The shifting marketing landscape is dominated by well-informed shoppers. As such, they are well-informed about the prices. However, the inability of retailing to leverage pricing is a major challenge. I am often asked about the potential misuse/ fleecing of customers if there was no MRP. My response is a counter question – How do you, as a consumer, know that the MRP on the packaging has been fixed in a fair manner? What is the guarantee that the customer is not paying more than the worth of the product already?

This pricing on products (MRP) is market forces led. The same will happen if retailers are allowed flexibility in pricing what they sell. If competition is considered a balancing factor for fixing the correct worth of the product as the MRP, the same logic of competition will apply to retailers also with regard to the selling price that they offer.

My approach to this challenge would be to do away with MRP completely. The other challenge for grocery/ food retail is that this is a very difficult category to manage for various reasons which I shall not get into due to space constraints.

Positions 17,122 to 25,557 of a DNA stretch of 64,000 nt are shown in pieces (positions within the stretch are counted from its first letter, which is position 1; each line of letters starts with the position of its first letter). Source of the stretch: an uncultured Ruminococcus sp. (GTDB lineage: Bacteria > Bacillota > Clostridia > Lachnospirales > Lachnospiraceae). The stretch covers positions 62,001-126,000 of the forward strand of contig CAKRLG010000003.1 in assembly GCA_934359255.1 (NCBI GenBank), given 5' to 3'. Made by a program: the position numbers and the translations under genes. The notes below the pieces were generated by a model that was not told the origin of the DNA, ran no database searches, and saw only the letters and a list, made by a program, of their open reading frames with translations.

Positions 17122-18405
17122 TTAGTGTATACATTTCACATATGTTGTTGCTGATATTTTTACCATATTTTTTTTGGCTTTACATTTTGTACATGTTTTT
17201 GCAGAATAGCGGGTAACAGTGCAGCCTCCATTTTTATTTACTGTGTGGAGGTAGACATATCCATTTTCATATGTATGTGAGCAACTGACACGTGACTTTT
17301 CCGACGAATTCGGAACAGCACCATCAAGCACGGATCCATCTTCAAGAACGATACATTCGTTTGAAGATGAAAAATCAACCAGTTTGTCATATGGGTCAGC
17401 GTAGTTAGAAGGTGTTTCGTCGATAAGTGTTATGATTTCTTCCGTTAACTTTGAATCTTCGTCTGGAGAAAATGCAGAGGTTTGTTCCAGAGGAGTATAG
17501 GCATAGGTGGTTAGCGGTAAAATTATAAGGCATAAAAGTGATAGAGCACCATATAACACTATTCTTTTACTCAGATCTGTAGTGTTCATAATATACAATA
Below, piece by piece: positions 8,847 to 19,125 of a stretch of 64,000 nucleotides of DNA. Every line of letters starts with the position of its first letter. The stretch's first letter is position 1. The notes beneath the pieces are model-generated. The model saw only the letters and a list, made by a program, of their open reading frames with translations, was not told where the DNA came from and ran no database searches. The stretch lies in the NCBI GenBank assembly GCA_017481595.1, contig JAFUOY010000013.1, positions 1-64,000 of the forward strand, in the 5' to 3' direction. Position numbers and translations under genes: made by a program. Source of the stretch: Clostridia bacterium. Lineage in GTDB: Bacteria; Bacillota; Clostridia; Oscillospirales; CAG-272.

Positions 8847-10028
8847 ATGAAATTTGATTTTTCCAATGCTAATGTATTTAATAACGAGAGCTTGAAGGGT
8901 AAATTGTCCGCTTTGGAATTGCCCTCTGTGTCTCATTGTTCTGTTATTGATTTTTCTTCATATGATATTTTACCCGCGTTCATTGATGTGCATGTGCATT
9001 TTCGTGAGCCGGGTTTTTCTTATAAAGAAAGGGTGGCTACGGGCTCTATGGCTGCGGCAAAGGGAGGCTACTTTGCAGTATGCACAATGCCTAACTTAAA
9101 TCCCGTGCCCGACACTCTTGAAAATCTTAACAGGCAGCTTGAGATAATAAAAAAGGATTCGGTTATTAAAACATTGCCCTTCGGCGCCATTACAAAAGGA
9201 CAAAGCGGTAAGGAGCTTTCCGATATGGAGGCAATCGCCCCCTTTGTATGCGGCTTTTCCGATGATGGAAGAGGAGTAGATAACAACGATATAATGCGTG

Non-food has its challenges. Electronics, consumer durables, mobile phones, etc., operate on very thin margins but require high levels of working capital because of the high unit price. Apparel depends on the forecast of fashion trends and has to contend with unsold stocks at the end of the season. That is why they offer "End of Season Sales" (EOSS).

The shifting marketing landscape is defined by the customer's need for a speedy response. An important expectation is any kind of resolution; the faster, the better. There are two parts to this - the physical logistics for moving the product and the softer aspects of interacting with the customers. The softer aspects are relatively easy due to the smartphone, helplines, and customer resolution through these. It is the physical logistics that is the challenge. Technology, in a variety of ways, would help to resolve this also in the years to come.

As you mentioned, technology will help resolve some of the key challenges in the retail sector. How do you think artificial intelligence and machine learning will become integral to marketing in the coming years?

This is already becoming a major aspect and is being leveraged to influence purchases. From something as simple as showing products purchased together to recommendations, AI and machine learning is playing a larger role than we think. These are actually playing a significant role in managing the supply chain, which is not visible to the shoppers.

Managing optimal inventory, being able to predict buying behaviors, etc., are all leveraging these technologies. With the all-pervasive use of smartphones, we are very generous with our data. Why do you think that everyone wants to push users to install their Apps? Not only install the Apps but give the App all kinds of permissions. The wide range of user data feeds into analytics, AI, and Machine Learning.